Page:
Linnaeus Arboretum (copy)

The creation of the Linnaeus Arboretum in the 1970s and the later addition of a 70-acre prairie were some of the several initiatives that earned Gustavus Adolphus College national recognition for its commitment to the environment. Photo courtesy of Gustavus Adolphus College

ST. PETER — Gustavus Adolphus College is one of six colleges nationwide lauded for its environmentalism by the U.S. Department of Education.

Gustavus was named a "Green Ribbon School" by the Education Department for its wide-ranging commitment to environmental education and sustainable practices.

The St. Peter college's well-known Nobel Conference has frequently focused on sustainability themes in the past decade, including energy, water and food in 2007, 2009 and 2010. The next two conferences, which often attract Nobel Laureates as speakers, will be focused on soil and climate change.

Gustavus' environmental work has gone beyond lectures. The college dedicated a portion of its campus to create the Linnaeus Arboretum in the 1970s and added a 70-acre Coneflower Prairie in 2008. Along with being used for college science courses, the arboretum hosts community groups ranging from grade-schoolers to senior citizens and is open to the public for nature walks.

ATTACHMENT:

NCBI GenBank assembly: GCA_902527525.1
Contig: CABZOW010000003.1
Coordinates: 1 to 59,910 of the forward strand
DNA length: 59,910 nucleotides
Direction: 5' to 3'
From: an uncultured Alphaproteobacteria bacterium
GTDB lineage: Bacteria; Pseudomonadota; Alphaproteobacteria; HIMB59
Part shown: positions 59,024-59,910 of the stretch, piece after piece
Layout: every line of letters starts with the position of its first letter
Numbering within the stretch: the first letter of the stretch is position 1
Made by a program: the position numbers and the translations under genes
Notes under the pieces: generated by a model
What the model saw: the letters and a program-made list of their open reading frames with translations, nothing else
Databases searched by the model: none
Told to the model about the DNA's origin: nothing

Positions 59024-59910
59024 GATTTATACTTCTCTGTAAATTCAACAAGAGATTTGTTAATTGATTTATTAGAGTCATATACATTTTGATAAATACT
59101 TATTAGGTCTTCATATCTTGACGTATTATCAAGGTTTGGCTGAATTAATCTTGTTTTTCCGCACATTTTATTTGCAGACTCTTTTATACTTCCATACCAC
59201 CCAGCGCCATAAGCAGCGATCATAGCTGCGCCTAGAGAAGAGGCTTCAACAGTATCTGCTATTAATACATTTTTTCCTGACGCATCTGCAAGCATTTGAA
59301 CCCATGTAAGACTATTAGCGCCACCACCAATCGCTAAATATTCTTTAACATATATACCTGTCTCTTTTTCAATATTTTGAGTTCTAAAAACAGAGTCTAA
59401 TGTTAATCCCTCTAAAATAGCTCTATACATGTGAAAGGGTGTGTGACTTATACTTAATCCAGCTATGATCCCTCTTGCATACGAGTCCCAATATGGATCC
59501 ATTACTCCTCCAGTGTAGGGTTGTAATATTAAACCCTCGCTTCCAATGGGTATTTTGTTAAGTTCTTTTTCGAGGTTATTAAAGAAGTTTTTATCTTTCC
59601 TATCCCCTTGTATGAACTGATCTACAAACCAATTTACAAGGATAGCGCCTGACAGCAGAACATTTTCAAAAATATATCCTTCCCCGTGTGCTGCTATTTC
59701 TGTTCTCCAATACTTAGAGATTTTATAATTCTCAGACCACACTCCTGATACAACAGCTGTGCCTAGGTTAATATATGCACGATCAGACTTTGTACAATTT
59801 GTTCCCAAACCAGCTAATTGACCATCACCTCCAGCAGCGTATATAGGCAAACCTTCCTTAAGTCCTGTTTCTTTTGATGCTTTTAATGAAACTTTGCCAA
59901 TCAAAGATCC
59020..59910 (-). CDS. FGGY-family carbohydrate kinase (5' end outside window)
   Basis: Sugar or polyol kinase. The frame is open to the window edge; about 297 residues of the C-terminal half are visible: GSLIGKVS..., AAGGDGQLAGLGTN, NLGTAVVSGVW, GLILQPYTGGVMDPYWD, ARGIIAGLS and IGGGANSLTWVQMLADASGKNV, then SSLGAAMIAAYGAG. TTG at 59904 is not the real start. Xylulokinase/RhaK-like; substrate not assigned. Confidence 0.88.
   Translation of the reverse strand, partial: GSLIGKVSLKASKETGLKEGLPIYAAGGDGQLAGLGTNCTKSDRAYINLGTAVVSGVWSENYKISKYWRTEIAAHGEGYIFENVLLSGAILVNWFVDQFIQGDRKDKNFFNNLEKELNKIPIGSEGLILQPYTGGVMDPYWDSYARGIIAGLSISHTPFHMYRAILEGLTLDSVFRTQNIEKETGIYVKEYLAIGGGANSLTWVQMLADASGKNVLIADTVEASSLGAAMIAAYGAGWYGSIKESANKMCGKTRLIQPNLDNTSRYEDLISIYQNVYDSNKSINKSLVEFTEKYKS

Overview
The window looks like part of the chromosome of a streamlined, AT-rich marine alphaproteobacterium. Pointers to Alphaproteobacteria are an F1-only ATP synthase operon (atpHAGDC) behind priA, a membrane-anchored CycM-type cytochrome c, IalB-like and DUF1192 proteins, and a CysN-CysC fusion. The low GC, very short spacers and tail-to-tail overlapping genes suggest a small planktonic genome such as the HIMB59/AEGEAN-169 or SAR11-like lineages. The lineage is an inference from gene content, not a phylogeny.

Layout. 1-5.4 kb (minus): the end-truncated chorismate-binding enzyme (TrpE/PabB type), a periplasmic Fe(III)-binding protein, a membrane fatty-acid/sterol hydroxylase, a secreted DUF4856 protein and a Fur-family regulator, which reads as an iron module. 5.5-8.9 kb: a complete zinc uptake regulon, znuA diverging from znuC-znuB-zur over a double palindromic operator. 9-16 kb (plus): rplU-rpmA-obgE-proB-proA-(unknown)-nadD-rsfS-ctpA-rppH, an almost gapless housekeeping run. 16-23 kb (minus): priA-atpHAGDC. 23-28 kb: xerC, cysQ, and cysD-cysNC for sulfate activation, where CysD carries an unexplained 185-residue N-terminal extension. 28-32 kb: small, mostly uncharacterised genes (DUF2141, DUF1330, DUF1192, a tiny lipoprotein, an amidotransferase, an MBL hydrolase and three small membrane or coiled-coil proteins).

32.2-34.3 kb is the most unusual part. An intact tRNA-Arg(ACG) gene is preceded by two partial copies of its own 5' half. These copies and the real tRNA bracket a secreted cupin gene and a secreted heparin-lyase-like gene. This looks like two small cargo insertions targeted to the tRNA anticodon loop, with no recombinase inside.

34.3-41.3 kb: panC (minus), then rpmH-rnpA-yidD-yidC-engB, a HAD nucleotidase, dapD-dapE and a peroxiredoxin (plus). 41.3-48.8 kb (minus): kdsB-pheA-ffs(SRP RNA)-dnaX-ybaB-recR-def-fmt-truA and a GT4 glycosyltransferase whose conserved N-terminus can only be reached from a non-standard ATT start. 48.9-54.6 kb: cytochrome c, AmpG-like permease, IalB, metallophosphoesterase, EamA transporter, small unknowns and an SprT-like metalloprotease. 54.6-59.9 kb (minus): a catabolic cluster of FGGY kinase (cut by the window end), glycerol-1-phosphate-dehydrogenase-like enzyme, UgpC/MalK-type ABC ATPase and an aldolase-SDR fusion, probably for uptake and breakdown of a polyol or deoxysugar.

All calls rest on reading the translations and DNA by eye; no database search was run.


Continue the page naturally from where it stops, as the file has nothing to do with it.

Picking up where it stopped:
Following the 1998 tornado that damaged or destroyed numerous buildings on the campus, Gustavus focused on energy and water conservation during the rebuilding process. The result is that power and natural gas consumption has remained steady despite a growing campus, and water consumption has declined.

Two new buildings, Beck and Anderson halls, received platinum and gold LEED certification for their environmentally friendly design and construction.

Gustavus has added two solar electric arrays, three solar thermal arrays and a wind turbine to provide some of the electrical power and heat on campus.

Even the college's cafeteria has been involved. The dining hall began composting food waste at an on-campus composting site in 2013, and the facility allows reusable take-out containers to reduce disposable food containers headed to the landfill.

The college's curriculum, which includes numerous opportunities to study issues related to the environment and sustainability, was also a factor in the "Green Ribbon" recognition.

In addition to the six colleges receiving the award, 46 elementary or secondary schools (including three in Minnesota) and six school districts received Green Ribbons from the U.S. Department of Education.

React to this story:

React to this story:

3
0
0
0
0